Making sound investment decisions

Summer is usually a volatile time for the stock market. After all, summer is vacation time and Wall Street high rollers love to head for the beach. Vacationing portfolio managers lead to significantly reduced trading volume, and thus greater opportunity for stock price swings as floor specialists look to match buyers and sellers. One of my favorite indexes to watch is the CBOEVolatility Index (VIX).

This index measures the market’s expectations of near-term volatility conveyed by the S&P 500 stock index option prices. In other words, it is a measure of uncertainty in the direction of the stock market. The VIX hit its 52-week low of 10.68 on Aug. 5, and 19 days later, it hit its high of 53.29 on Aug. 24.  The last time we saw the VIX in the 50s was in October 2008, as the markets were digesting the failure of Lehman Brothers.

You might be wondering why I am telling you all of this in an article on sound investment decisions. My first goal is to stress the importance of not watching your investments on a daily basis, as doing so will result in absolutely nothing good for your financial health. Money management professionals will always tell you to “sit tight” and “sit out” periods of extreme market volatility. Sell stocks when everyone loves the market and buy them when everyone hates the market.

My second, and far more important, goal is to recommend the use of investment professionals to help manage your financial assets. This is advice that is as applicable to a millennial as it is to a baby boomer, and it applies to a $100,000 portfolio as well as a multi-million-dollar portfolio.  Money management isn’t a sport where the amateur can win — the deck is stacked against you.  Emotions can play a huge role when managing your own money.  I just had a conversation with a longtime friend who managed a large national brokerage unit. He told me he even advised his financial advisers to use their colleagues to manage their personal accounts.

So how does one go about selecting a financial adviser?  How do you know whom to trust with your money? Do you put all your eggs in one basket, or should you select multiple advisers?  These are all questions that might run through your mind.

Let’s start with the basic questions that should be asked of any adviser: Are you licensed by the SEC? What do you have in terms of professional credentials or certificates? How do you charge for your services? And what is your investment approach — mutual funds, separately managed accounts, ETFs or individual stocks? There is no one correct answer to any of these questions, but the way the adviser answers will give to you a sense of his or her professionalism and will help begin the process of building trust. If you are married, or have a long-term significant other, it is always preferred to include your partner in these interview sessions. Doing so gives you another set of eyes and ears, and it also begins the process of trust and consensus building.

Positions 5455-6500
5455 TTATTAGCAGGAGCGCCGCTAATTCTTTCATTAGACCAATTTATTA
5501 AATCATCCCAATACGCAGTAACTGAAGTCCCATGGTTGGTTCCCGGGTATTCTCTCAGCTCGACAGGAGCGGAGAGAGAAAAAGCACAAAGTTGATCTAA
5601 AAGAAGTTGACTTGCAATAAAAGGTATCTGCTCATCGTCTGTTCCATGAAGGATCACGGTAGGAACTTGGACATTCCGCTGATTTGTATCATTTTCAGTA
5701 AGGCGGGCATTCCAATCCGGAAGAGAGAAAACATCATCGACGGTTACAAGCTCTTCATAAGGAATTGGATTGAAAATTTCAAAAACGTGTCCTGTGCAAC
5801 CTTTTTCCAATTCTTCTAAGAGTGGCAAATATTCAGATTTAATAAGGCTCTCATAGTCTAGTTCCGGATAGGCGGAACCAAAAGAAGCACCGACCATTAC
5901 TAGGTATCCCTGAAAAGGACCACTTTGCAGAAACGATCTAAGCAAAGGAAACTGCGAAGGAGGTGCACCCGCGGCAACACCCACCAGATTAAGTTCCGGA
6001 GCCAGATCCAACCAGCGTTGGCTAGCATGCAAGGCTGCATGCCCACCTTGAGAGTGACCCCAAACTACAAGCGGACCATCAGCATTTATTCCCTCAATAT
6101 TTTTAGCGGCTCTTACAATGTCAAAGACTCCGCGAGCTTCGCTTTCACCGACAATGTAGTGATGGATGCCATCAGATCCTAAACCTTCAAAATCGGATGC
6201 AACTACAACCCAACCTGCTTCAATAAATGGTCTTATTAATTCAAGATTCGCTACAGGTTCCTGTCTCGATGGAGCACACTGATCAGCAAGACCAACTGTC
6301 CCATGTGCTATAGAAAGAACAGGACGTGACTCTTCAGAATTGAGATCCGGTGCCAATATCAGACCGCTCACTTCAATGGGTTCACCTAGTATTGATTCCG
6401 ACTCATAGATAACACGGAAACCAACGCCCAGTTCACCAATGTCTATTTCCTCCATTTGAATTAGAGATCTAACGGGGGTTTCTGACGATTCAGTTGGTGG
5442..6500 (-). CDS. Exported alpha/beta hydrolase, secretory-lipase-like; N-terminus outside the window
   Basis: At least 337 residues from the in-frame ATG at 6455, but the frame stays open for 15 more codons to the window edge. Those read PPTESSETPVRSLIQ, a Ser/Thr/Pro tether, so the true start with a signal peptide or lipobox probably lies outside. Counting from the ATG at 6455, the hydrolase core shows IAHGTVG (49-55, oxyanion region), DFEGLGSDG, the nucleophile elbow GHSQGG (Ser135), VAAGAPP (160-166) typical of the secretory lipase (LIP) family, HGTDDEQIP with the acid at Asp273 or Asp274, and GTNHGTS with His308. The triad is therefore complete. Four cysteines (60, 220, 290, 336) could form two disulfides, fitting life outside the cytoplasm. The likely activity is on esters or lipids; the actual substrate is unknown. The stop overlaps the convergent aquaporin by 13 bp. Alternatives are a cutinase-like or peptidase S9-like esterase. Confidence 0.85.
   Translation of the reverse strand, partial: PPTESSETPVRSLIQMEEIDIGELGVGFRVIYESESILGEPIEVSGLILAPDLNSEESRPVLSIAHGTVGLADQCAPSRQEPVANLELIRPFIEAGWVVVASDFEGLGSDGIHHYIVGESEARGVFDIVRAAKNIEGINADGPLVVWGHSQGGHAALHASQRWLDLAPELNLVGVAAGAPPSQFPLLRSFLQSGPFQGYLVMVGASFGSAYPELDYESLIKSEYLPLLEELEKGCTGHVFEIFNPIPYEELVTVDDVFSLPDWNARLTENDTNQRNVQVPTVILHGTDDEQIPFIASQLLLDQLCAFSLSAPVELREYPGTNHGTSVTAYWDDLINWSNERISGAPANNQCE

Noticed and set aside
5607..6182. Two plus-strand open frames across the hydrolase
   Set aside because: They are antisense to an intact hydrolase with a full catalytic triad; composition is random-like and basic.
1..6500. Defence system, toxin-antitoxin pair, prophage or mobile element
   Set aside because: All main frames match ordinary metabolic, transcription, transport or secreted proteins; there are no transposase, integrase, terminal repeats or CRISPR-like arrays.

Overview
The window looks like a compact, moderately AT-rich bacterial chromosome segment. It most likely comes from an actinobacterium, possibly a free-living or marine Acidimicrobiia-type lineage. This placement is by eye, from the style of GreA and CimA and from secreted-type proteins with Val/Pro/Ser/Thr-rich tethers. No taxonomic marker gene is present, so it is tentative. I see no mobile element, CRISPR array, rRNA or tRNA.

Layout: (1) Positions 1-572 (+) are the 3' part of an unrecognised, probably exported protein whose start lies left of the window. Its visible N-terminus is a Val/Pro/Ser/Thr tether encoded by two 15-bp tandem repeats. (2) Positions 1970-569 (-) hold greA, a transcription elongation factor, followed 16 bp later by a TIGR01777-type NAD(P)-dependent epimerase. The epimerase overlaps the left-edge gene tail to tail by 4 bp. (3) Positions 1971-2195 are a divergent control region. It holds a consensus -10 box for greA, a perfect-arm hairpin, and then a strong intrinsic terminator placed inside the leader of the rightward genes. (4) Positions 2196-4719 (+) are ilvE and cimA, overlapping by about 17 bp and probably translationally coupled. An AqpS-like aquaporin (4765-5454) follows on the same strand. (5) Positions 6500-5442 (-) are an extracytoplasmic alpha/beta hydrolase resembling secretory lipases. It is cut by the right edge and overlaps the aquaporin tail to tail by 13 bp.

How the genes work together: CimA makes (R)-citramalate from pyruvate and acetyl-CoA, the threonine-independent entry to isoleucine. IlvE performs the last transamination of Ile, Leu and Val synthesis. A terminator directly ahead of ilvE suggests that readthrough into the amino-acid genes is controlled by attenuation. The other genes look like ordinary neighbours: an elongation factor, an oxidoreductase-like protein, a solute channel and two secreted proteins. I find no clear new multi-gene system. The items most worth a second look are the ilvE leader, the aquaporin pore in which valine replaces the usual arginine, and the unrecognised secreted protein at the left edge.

You will notice that I keep coming back to the word trust. Like your relationships with lawyers, doctors or accountants, your relationship with your financial adviser should be rooted in trust; they are, of course, “entrusted” with your financial future.

Beyond that key ingredient of trust — and the professional experience represented by credentials and an investment track record — make sure your adviser has access to the latest in financial planning tools. A reputable adviser should be willing to share sample financial plans and have ample tools to match your individual investment risk tolerance and investment objectives with a well-balanced investment strategy.

In southern Beaufort County, we have a broad array of financial services companies, large money center banks, medium and small banks, major stock brokerage firms and independent investment advisers from which to choose that one individual or group that matches your personal needs.

With the experts calling for continued volatility over the foreseeable future, do yourself and your family a favor — act now.

Elihu Spencer is a local amateur economist with a long business history in global finance. His work has been centered on understanding credit cycles and their impact on local economies. The information contained in this article has been obtained from sources considered reliable but the accuracy cannot be guaranteed.